TWICE AS FAR

 

SWISSAIR 111

CRASH INVESTIGATION

 

 

 

- THE RCMP'S RESPONSE -

CONLIN'S REPORT

CONLIN'S REPORT

 

The following four pages

make up the complete report issued by

the Office of the Commissioner of the RCMP

after two years of investigation

into alleged wrongdoings during the Swissair 111 crash investigation.

Assistant Commissioner Sandra Conlin,

as the head of the Office of the Ethics Advisor for the RCMP,

was tasked with the investigation.

A Canadian Government employed lawyer conducted the review for her.

As a former policeman of 32 years,

when I read what was written in the memo

and in particular on page three regarding the legality of the 'Change the Notes' demand,

I was shocked.

Any retired or present RCMP member should feel a sense of shame

that this was ever written on RCMP stationary

and signed off by a senior commissioned officer of the Force.

However, I now understand their reasons for this memo.

It became the instrument by which

senior RCMP management was able to fool the media and the public.

These people must answer to a Criminal Court Judge

for their actions and dereliction of their duties.

 

;

 

Going back again to the last paragraph on page #3,

there is a sentence that reads:

'a properly compiled notebook can provide corroborating evidence'

Is the notebook improperly compiled if it provides non-corroborating evidence

that does not support a conviction,

or in other words,

evidence of the innocence of the accused?

This point was raised with Conlin

and several years ago the policy was amended to remove those lines.

 

 

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POLICY MANUAL ON NOTE TAKING

PORTIONS OF THE

ROYAL CANADIAN MOUNTED POLICE

POLICY MANUAL ON NOTE TAKING

 

Lathem, after the 'Change the Notes' meeting,

supplied a copy of the RCMP manual on note taking.

There are too many pages with not much material for them all to be presented here.

But some important points are presented here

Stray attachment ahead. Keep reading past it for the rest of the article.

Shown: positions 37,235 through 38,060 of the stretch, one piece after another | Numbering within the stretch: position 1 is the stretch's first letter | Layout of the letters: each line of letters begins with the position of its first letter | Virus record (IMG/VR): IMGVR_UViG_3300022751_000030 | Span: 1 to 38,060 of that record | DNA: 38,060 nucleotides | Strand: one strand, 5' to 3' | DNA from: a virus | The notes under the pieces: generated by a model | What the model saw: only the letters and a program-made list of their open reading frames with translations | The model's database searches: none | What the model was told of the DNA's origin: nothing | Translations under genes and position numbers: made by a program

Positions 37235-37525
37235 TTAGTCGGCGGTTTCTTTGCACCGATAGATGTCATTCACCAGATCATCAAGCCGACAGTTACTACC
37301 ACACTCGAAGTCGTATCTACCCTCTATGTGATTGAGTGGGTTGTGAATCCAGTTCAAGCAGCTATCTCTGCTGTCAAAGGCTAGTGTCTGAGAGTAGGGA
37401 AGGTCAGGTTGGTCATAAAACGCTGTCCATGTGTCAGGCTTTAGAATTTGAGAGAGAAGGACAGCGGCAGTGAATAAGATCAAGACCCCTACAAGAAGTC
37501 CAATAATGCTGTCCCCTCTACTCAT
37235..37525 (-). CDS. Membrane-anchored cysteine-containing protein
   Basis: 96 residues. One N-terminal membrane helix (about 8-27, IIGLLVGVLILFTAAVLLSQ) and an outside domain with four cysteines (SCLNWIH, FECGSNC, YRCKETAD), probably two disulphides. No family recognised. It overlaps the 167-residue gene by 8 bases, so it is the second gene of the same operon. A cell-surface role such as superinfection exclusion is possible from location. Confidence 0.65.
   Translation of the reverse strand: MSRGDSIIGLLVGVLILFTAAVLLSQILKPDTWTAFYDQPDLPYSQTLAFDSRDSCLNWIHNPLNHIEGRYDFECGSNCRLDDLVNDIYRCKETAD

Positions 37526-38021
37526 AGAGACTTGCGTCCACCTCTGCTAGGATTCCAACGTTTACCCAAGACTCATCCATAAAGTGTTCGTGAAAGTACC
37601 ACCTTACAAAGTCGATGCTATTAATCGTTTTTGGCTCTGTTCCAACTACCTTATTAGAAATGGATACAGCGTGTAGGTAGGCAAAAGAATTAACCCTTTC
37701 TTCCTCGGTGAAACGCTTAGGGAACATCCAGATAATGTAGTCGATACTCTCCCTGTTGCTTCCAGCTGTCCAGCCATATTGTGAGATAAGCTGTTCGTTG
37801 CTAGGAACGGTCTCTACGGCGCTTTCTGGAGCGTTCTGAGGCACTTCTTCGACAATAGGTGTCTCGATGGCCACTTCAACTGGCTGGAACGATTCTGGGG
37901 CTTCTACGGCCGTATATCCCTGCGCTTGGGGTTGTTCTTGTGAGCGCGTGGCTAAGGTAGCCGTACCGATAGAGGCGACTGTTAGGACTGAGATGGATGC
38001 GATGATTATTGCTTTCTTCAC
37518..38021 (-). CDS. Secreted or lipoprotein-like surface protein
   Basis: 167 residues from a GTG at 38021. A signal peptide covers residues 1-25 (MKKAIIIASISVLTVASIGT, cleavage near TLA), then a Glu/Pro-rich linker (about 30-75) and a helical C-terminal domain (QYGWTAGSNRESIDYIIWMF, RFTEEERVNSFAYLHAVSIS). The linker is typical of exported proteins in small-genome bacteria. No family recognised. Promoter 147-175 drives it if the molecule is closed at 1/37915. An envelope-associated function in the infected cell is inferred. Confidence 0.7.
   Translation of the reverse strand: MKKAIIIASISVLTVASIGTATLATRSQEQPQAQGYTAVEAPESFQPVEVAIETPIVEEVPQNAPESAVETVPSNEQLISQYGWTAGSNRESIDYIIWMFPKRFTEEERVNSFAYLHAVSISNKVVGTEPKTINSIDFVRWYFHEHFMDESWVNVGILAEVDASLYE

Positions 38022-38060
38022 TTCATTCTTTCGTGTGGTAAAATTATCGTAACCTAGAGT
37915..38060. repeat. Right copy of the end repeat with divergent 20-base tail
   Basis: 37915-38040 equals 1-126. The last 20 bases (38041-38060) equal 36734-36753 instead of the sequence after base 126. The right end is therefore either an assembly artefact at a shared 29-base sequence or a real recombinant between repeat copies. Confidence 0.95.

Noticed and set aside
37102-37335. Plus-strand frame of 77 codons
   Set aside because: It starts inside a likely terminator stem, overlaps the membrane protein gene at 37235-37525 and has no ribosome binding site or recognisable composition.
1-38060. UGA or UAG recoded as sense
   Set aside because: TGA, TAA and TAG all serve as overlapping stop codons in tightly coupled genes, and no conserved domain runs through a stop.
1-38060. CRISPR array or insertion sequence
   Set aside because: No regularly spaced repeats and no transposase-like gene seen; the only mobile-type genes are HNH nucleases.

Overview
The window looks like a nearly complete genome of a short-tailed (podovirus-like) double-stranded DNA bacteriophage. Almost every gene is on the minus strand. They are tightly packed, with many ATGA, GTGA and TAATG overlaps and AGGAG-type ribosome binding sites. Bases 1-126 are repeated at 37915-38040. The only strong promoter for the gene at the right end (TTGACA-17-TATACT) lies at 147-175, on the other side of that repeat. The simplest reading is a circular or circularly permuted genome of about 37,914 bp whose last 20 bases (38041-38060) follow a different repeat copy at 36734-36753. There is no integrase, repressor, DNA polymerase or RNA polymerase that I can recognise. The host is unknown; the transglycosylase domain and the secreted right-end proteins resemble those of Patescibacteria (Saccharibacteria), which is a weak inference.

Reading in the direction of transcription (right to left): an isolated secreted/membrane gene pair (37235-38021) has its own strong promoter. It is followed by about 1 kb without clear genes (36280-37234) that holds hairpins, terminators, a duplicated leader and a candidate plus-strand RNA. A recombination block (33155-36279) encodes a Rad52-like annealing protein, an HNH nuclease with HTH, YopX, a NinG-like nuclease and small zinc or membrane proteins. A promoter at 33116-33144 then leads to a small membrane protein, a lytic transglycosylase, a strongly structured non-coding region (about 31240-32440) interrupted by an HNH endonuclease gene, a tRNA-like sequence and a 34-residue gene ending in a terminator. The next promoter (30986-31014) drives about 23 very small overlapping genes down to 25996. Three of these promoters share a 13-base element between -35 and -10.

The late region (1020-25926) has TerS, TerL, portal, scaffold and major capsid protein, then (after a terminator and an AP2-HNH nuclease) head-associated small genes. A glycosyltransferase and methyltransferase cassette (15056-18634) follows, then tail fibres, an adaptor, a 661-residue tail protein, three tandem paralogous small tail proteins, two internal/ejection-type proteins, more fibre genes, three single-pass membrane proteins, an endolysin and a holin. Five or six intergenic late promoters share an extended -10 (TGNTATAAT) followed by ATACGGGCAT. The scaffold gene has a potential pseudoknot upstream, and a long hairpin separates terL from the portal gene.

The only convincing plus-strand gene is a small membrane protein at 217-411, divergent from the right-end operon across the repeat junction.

that were brought to the attention of Conlin in the rebuttal memo.

Some of them are described in the book.

Note the sentence - 'As a permanent, ongoing record of events ...'

Permanent means 'unchanging'.

'Serve as a record of your conduct should questions arise.'

What about the conduct of others involved in the investigation?

Note the line - 'Do not include your personal opinions on any aspect of the case.'

This was another of the many points that were raised with Conlin.

Does it mean that an expert witness,

with an expert opinion,

cannot keep notes of that opinion?

The rebuttal to her memo closed in on the fact that,

as a former Forensic Identification Section member,

I had court accepted expert opinions on many subject matters in many cases.

Fingerprint identifications, physical matches, tire track identifications,

snowmobile track identifications, footwear idenfications, and fire cause and progression determinations

were just some of those areas.

She was told that the Force's policy was written by idiots who have never done field work

and who have never been to court,

and only fools and more idiots would adopt it as correct procedure.

The Force's note taking policy has now changed.

 

Paragraph 2.1 in the following

National Policy OM 25.2

provides that a properly compiled notebook

will corroborate evidence.

That implies that a notebook is improperly compiled

if it provides contradictory evidence

 

While the general public may at first look at this as dirty laundry of the Force being aired in public,

one must realize that this policy was set as procedural guidelines for members of the RCMP

who were conducting criminal investigations.

The notes that were made during those cases

resulted in people being charged and convicted in court.

While the vast majority of members who were conducting investigations ignored those policies

and did the right and moral thing,

there were the a like Lathem and Gorman who knew of that policy

and demanded that it be followed.

Gorman for years had worked on homicide cases from across the Atlantic Region.

They were the caseload of the Blood Spatter Section.

Lathem was the Officer in Charge of the 'H' Division Major Crime Unit.

As such

he was in charge of every major crime investigation

that occurred in the RCMP's jurisdiction for the Province of Nova Scotia.

 

HOW MANY OTHERS LIKE THEM ARE THERE?

 

 

 

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